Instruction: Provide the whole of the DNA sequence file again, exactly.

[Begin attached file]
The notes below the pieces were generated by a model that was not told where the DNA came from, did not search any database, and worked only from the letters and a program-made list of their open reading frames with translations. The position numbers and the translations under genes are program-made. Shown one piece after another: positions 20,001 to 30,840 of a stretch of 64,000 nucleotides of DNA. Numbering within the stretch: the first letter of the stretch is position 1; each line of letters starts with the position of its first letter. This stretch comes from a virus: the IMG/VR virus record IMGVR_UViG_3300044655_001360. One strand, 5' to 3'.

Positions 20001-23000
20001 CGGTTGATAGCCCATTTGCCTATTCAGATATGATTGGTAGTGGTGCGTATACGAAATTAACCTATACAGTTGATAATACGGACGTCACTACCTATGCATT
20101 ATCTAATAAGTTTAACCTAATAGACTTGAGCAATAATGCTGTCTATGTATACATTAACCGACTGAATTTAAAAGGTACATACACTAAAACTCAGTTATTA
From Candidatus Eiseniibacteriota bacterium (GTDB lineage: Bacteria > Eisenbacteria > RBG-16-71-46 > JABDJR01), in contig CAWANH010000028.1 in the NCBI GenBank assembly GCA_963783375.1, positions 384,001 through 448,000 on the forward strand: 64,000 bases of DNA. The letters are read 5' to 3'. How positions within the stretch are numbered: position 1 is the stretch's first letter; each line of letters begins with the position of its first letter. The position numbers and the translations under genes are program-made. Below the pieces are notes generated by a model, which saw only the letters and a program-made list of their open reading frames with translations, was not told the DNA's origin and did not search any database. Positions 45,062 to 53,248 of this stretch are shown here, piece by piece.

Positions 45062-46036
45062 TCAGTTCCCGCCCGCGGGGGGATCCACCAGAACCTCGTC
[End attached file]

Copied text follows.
The notes below the pieces were generated by a model that was not told where the DNA came from, did not search any database, and worked only from the letters and a program-made list of their open reading frames with translations. The position numbers and the translations under genes are program-made. Shown one piece after another: positions 20,001 to 30,840 of a stretch of 64,000 nucleotides of DNA. Numbering within the stretch: the first letter of the stretch is position 1; each line of letters starts with the position of its first letter. This stretch comes from a virus: the IMG/VR virus record IMGVR_UViG_3300044655_001360. One strand, 5' to 3'.

Positions 20001-23000
20001 CGGTTGATAGCCCATTTGCCTATTCAGATATGATTGGTAGTGGTGCGTATACGAAATTAACCTATACAGTTGATAATACGGACGTCACTACCTATGCATT
20101 ATCTAATAAGTTTAACCTAATAGACTTGAGCAATAATGCTGTCTATGTATACATTAACCGACTGAATTTAAAAGGTACATACACTAAAACTCAGTTATTA
From Candidatus Eiseniibacteriota bacterium (GTDB lineage: Bacteria > Eisenbacteria > RBG-16-71-46 > JABDJR01), in contig CAWANH010000028.1 in the NCBI GenBank assembly GCA_963783375.1, positions 384,001 through 448,000 on the forward strand: 64,000 bases of DNA. The letters are read 5' to 3'. How positions within the stretch are numbered: position 1 is the stretch's first letter; each line of letters begins with the position of its first letter. The position numbers and the translations under genes are program-made. Below the pieces are notes generated by a model, which saw only the letters and a program-made list of their open reading frames with translations, was not told the DNA's origin and did not search any database. Positions 45,062 to 53,248 of this stretch are shown here, piece by piece.

Positions 45062-46036
45062 TCAGTTCCCGCCCGCGGGGGGATCCACCAGAACCTCGTC